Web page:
Review: Few labels are as on-point as Sub-liminal when it comes to new talent. Home to some the sharpest new gen minds to emerge in the last few years, their Myriad collections have always been a succinct snapshot of forefront D&B. The fourth annual collection is no exception as we're treated to smash-ups and stinkers from the likes of Guzi & Dreadnaught, Yatuza, Shayper, Agro and many more. Highlights include the techno rasps of Guzi & Dreadnaught's "All Units", RV's bulldozing rattler "Tell You 1 Thing", Shayper's ghostly rave groaner "Work It Out" and Agro & RV's chest-melting finale "Impact"... And that's just the tip of the iceberg. Myriad by name, myriad madness by nature.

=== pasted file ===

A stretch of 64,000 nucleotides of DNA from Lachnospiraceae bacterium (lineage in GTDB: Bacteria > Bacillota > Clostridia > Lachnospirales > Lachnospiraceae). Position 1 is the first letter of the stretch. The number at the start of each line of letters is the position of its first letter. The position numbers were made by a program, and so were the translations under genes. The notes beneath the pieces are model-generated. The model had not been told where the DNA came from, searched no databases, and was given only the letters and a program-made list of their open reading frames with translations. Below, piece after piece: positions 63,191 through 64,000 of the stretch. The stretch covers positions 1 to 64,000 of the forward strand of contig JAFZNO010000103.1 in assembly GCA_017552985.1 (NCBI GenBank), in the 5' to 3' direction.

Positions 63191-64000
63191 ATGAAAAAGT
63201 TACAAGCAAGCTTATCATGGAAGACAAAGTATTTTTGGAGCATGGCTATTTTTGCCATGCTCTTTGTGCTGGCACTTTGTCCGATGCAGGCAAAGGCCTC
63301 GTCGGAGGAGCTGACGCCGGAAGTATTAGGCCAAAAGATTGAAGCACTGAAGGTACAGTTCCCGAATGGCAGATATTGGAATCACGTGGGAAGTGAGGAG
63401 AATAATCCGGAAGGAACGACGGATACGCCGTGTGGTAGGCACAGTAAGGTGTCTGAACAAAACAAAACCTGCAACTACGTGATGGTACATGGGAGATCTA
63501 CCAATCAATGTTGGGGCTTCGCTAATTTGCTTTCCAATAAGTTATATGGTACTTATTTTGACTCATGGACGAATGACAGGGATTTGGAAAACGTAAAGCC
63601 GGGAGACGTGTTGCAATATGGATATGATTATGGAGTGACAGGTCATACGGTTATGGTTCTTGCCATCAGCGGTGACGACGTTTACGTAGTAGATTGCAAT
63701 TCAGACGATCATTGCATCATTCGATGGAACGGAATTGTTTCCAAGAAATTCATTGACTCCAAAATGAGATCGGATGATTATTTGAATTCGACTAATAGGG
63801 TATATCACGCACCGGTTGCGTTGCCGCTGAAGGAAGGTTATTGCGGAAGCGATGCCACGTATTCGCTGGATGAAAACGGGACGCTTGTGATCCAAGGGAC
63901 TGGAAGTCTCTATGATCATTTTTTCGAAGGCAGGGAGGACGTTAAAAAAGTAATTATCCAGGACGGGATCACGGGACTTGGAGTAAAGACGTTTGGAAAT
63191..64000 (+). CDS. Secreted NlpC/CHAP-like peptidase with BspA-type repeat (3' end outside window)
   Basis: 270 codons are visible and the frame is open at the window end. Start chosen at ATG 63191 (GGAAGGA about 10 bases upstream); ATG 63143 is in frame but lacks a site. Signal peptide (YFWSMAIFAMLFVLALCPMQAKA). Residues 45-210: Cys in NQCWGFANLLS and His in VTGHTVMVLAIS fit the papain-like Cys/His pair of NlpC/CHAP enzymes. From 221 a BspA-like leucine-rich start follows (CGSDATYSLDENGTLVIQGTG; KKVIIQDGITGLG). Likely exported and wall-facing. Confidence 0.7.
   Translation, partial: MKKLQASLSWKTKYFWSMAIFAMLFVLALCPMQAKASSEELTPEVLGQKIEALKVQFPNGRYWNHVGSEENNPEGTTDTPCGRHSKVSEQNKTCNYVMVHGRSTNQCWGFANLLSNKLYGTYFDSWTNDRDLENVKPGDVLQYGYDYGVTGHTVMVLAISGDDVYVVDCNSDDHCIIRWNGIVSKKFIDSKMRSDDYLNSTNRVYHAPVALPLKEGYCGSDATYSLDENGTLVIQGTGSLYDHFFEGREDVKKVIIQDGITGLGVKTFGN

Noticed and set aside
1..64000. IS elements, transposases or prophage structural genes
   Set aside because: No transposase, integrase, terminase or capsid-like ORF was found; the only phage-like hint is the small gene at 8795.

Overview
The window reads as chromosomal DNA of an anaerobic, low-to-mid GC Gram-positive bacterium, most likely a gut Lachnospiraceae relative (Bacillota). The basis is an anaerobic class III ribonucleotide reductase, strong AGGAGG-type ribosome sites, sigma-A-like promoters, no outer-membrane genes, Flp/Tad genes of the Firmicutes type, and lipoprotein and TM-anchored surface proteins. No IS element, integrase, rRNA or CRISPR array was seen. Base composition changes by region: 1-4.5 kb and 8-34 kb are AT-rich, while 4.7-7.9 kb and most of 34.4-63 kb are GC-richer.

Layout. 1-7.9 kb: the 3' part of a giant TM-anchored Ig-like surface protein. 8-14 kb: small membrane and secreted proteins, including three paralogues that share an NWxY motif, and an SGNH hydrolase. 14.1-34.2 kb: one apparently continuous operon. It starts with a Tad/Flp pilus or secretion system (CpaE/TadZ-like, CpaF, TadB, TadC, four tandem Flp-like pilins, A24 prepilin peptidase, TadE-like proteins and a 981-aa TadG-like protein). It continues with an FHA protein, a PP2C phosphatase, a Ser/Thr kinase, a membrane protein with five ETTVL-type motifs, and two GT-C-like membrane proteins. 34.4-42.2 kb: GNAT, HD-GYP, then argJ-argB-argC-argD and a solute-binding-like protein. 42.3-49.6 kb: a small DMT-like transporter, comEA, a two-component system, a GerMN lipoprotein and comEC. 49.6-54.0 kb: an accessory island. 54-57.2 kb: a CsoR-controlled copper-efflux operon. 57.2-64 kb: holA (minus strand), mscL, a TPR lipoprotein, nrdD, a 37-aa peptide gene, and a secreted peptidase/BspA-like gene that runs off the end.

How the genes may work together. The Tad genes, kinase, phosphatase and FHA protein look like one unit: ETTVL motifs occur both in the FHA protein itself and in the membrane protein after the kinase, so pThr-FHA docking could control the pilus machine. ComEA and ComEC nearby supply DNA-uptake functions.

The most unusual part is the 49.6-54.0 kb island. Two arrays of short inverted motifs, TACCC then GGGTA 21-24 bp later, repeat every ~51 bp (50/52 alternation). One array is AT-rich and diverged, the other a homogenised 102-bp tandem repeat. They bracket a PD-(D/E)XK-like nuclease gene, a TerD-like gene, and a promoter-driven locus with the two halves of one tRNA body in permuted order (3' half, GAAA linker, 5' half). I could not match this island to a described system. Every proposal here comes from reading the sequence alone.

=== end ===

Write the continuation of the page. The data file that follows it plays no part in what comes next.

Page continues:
Review: Everyone likes a good compilation, right? What's better than having as big a range of artists as possible in one condensed place? It's essentially an album with the ease of listening of a single, so we're all for it. Subliminal have come out with the 2020 edition in their Riddim Return series and it's packed full of bangers, across a range of styles, and it's one of those albums which doesn't try to be cool or sophisticated by chucking in a few fillers for the sake of diversity - it's just hard stuff here. It works great, with Sam Harris' tendency for muscular minimosity coming on loud and clear on Boom Ting, a wickedly devilish and driving roller.